Is there anyone who has significantly influenced you over the years?

When I worked at Toyota in the UK, I was fortunate to work with the first Managing Director, Sir Alan Jones. He taught me a great deal about how to think in the Toyota way and I gained a deep understanding of the importance of the people. Sir Alan was very good at spending time when it was needed and not spending time when it wasn’t. He put time into setting out new strategies or activities, coordinating actions across the business, coaching people to think deeply and broadly, getting to know as many members as possible of the (5,000 strong) team.

In my early years I also spent time with a Managing Director who taught me a great deal about how not to be a leader.

Why do you do what you do? (What motivates you?)

I have two key motivations. Firstly, I believe very strongly that work should be a place where people feel valued and that their work is meaningful. We spend most of our waking lives at work for 40 years or more. We should be able to go home at the end of each day and know that we have added value for our customers and be able to see how we have moved the organization towards achieving its goals.

In return for that, we should have the opportunity to develop our knowledge, understanding and responsibility, whether through deeper skill in what we do now, promotion or moving around the business – if we want to. Feeling valued isn’t about the pounds in our pockets, it’s whether we are engaged in the success of the organization and feel that the organization is engaged in our success.

Secondly, I hate waste in all its forms. We are an enormous enough strain on this planet without wasting its resources. And reducing much of that waste is not difficult, we just need to be looking with the right pair of eyes.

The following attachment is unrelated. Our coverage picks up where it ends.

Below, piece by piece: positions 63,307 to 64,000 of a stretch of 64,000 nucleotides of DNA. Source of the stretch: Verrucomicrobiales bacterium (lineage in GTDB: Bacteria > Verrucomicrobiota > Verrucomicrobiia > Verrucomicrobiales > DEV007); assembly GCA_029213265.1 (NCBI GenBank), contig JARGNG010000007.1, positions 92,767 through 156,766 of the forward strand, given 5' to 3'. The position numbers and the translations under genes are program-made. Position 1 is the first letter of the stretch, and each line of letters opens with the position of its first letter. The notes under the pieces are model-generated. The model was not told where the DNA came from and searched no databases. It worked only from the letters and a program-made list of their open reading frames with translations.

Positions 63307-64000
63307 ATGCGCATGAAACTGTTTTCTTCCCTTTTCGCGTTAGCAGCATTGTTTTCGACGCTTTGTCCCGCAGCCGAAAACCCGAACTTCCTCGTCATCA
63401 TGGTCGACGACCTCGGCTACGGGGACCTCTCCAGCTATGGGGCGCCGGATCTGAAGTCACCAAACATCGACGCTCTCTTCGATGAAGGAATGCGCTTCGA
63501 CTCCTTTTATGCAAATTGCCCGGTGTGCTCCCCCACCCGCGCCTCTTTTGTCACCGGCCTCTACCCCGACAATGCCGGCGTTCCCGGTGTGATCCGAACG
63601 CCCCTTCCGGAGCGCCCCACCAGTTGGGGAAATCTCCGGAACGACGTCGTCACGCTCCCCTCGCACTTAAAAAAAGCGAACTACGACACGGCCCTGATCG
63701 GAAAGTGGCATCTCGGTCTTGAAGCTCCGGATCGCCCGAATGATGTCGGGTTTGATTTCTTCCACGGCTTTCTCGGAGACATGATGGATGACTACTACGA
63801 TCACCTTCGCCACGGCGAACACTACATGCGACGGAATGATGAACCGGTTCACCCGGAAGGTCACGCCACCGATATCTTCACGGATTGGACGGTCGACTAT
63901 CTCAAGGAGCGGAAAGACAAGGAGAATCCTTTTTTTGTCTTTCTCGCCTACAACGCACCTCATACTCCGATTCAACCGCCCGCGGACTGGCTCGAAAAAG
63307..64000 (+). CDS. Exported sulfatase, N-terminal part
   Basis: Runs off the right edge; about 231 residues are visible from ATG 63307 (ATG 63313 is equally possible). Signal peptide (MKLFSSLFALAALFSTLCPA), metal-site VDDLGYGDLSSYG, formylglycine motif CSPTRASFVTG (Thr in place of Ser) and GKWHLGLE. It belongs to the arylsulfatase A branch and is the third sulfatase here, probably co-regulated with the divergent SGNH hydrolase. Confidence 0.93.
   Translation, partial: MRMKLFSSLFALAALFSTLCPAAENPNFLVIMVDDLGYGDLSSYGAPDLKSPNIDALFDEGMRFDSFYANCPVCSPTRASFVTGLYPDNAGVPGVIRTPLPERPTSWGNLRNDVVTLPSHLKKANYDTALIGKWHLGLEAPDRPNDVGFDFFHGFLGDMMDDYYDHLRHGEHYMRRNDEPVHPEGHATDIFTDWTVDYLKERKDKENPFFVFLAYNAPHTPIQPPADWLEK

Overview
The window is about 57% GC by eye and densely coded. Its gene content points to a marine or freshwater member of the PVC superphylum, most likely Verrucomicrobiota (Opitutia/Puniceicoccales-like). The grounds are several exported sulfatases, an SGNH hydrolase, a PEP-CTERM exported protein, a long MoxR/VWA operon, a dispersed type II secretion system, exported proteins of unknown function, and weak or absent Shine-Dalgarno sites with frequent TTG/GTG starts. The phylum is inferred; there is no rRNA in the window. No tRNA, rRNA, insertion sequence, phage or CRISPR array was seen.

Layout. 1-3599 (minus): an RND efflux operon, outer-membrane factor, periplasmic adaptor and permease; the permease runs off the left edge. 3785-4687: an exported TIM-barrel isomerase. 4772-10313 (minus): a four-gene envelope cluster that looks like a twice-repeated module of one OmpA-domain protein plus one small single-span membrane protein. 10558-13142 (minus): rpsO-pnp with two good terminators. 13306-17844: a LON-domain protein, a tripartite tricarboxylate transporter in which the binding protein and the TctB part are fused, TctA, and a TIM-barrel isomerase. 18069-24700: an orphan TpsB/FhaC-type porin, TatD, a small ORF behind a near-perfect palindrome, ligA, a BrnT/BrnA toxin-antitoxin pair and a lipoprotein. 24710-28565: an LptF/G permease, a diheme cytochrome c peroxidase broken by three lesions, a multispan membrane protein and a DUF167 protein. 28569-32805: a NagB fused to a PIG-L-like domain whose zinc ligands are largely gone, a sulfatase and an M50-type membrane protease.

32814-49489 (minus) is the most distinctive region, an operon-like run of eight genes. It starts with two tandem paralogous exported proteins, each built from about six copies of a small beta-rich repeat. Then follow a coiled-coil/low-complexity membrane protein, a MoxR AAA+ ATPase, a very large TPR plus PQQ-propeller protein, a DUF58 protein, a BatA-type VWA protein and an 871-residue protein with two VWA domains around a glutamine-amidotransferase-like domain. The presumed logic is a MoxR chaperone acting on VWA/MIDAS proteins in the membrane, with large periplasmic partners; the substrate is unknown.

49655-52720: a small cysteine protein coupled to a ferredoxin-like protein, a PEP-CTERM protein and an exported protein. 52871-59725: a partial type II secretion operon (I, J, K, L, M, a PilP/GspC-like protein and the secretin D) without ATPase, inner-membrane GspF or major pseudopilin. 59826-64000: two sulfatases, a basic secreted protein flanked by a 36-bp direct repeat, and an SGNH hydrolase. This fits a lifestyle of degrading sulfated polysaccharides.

What’s something exciting that you’re currently working on?

I have just started working with a network marketing business who are having some difficulty with moving people from running their own sales to running a sales team. On the face of this, the problems appeared to be around confidence and commitment, but once we started digging there are issues with strategy and process, and how those are skills are developed. I am hopeful that we can build a development program that will roll out nationally as the business grows.

What’s your favorite application of Lean Six Sigma in your personal life (away from work)?

I don’t know if it’s a favorite since I do it because I hate shopping, but it’s certainly my most used. I write my food shopping list in the order that I will come to things in the supermarket so that it takes the least possible time to complete. I also fill my shopping basket so that I can load the conveyor in the order I want to pack things so that they don’t get damaged. I get really itchy fingers when I see the person in front putting tins into the bag that their loaf of bread has just gone in!

Have a question for Helen? Please feel free to ask in the comments below.

Helen Jackson

Helen Jackson is the founder of Develop Your, a process improvement company based in Derbyshire, England. After spending 19 years working for a range of manufacturing businesses, including Toyota, Helen started the consultancy in 2004. She was joined by her husband in 2010 and together they work across manufacturing, service and public sector organizations, getting people engaged with, and actually working on, delivering the future for their organizations.